Poster Open Access
O'Sullivan, James; Else, Kathryn; Behnsen, Julia; Starborg, Tobias; Cruickshank, Sheena; Macdonald, Andrew; Withers, Philip
Trichuriasis is a tropical disease that affects an estimated 500 million people worldwide, especially children in tropical regions. It is caused by a parasitic nematode, Trichuris trichiura (whipworm). Current drugs lack efficacy, and there is no vaccine. Adult worms live partially buried in the mucosal epithelium of the intestine of the host, which makes them hard to study by traditional microscopy methods. As a consequence, little is known about how they feed, develop, and avoid the immune response of the host.
Micro X-ray CT of largely intact sections of intestine allows studying the intimate relationship between the parasite and host epithelium whilst avoiding the more damaging cutting of samples needed for 2D microscopy methods. In this contribution, we present data from adult Trichuris muris parasites found within infected mice. A scanning electron microscopy staining protocol was used for fixing and staining 5 mm sections of gut and caecum of the mice. Osmium tetroxide, used as a staining agent, was effective at producing x-ray absorption contrast in adult worms and their internal morphology, including the bacillary band, stichosome and oesophagus.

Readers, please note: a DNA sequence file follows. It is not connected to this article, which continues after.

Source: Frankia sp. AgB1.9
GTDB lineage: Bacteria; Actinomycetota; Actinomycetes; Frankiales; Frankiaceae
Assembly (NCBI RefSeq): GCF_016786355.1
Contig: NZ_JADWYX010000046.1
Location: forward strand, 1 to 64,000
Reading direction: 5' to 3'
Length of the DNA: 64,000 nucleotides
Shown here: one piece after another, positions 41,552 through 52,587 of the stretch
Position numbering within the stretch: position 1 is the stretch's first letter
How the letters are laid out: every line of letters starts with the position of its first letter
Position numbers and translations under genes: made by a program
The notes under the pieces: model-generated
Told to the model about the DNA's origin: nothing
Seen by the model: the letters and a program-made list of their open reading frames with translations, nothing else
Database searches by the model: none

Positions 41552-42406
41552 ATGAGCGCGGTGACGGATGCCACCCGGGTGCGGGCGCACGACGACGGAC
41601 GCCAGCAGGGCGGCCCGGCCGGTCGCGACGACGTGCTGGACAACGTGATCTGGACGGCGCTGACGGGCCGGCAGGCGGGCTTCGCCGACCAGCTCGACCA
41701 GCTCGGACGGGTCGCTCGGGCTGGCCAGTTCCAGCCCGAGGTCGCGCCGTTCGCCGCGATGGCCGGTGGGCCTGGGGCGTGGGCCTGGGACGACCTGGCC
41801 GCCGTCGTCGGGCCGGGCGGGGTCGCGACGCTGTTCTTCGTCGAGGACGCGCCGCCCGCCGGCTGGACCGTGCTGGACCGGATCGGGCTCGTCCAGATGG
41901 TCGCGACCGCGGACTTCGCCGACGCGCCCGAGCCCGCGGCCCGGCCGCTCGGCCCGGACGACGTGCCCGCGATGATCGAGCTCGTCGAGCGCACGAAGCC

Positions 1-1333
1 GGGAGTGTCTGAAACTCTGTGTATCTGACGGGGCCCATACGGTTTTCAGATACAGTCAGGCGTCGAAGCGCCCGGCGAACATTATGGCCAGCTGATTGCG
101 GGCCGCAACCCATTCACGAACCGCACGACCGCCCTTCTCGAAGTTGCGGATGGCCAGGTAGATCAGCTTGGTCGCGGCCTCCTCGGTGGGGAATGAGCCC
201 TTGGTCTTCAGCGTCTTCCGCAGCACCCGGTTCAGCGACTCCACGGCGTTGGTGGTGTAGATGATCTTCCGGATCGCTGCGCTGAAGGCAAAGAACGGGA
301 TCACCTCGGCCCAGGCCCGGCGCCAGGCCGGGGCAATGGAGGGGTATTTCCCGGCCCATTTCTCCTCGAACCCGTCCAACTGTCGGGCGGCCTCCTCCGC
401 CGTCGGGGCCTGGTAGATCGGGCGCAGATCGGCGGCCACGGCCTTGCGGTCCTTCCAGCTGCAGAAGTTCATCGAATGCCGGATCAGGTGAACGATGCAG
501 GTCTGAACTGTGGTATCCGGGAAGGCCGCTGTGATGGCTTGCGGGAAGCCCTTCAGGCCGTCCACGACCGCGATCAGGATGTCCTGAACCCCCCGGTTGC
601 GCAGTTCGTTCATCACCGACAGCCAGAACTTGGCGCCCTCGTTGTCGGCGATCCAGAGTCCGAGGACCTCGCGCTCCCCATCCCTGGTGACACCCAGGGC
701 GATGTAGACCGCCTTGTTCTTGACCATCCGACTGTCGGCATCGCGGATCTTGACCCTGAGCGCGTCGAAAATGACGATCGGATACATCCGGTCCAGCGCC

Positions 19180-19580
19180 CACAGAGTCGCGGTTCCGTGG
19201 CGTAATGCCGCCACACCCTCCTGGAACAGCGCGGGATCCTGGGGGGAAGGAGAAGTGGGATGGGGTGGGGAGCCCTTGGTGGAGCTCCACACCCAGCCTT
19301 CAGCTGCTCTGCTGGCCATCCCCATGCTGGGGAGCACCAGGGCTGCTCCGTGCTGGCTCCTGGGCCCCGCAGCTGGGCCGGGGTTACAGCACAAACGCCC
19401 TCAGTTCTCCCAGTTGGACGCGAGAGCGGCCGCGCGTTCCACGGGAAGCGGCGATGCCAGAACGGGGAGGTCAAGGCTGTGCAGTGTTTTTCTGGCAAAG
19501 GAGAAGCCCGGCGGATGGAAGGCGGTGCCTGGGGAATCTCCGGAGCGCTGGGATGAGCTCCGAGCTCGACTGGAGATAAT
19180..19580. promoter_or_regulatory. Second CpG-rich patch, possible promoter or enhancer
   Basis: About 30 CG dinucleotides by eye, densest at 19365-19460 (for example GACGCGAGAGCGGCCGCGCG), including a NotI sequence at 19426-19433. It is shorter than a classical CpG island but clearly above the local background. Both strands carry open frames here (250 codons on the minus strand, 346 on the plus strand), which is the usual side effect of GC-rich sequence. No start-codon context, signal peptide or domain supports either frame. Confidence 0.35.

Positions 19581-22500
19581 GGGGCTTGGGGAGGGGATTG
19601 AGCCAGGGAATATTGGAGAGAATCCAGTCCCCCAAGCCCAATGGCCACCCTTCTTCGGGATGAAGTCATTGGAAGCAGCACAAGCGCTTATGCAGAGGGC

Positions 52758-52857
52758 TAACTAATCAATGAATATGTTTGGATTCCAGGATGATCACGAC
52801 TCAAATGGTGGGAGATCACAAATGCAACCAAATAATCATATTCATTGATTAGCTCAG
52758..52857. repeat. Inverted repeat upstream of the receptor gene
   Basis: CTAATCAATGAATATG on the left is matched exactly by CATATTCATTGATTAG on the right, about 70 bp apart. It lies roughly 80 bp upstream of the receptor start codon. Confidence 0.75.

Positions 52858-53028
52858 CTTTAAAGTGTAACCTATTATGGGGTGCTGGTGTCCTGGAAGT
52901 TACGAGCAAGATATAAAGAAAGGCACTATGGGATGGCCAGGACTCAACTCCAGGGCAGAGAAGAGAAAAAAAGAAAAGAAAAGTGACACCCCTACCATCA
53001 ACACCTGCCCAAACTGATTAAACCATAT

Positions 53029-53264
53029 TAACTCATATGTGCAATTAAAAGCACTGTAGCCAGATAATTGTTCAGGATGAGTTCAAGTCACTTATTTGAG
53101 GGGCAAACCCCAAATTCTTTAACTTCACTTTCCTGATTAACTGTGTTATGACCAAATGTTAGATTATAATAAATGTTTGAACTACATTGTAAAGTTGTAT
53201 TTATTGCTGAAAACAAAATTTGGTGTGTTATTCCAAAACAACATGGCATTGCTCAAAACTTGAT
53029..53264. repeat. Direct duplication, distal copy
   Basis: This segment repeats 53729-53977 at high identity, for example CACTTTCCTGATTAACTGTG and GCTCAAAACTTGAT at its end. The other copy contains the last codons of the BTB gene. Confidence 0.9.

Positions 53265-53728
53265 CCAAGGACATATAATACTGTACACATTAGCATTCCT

Novel observations about the positioning of the parasites were gained during this work. The heads of four out of six adult worms analysed were found to be orientated down the Crypts of Lieberkühn towards the basal lamina. Stichosome exposure to the lumen has relevance to novel drug development as epithelial penetrance of current anthelminthic drugs is poor. We measured the length of the exposed stichosome and the number of breaks in the epithelial layer covering the tunnel that the worm creates. Even though variance between worms is high, a part of the stichosome was always found to be exposed to the lumen.
We show that X-ray tomography is an effective approach to gain spatial and morphological information about Trichuris muris. In addition our data reveal T. muris in the mouse to be a useful model system with which to optimise imaging methodologies for the analyses of soft tissues in health and in disease.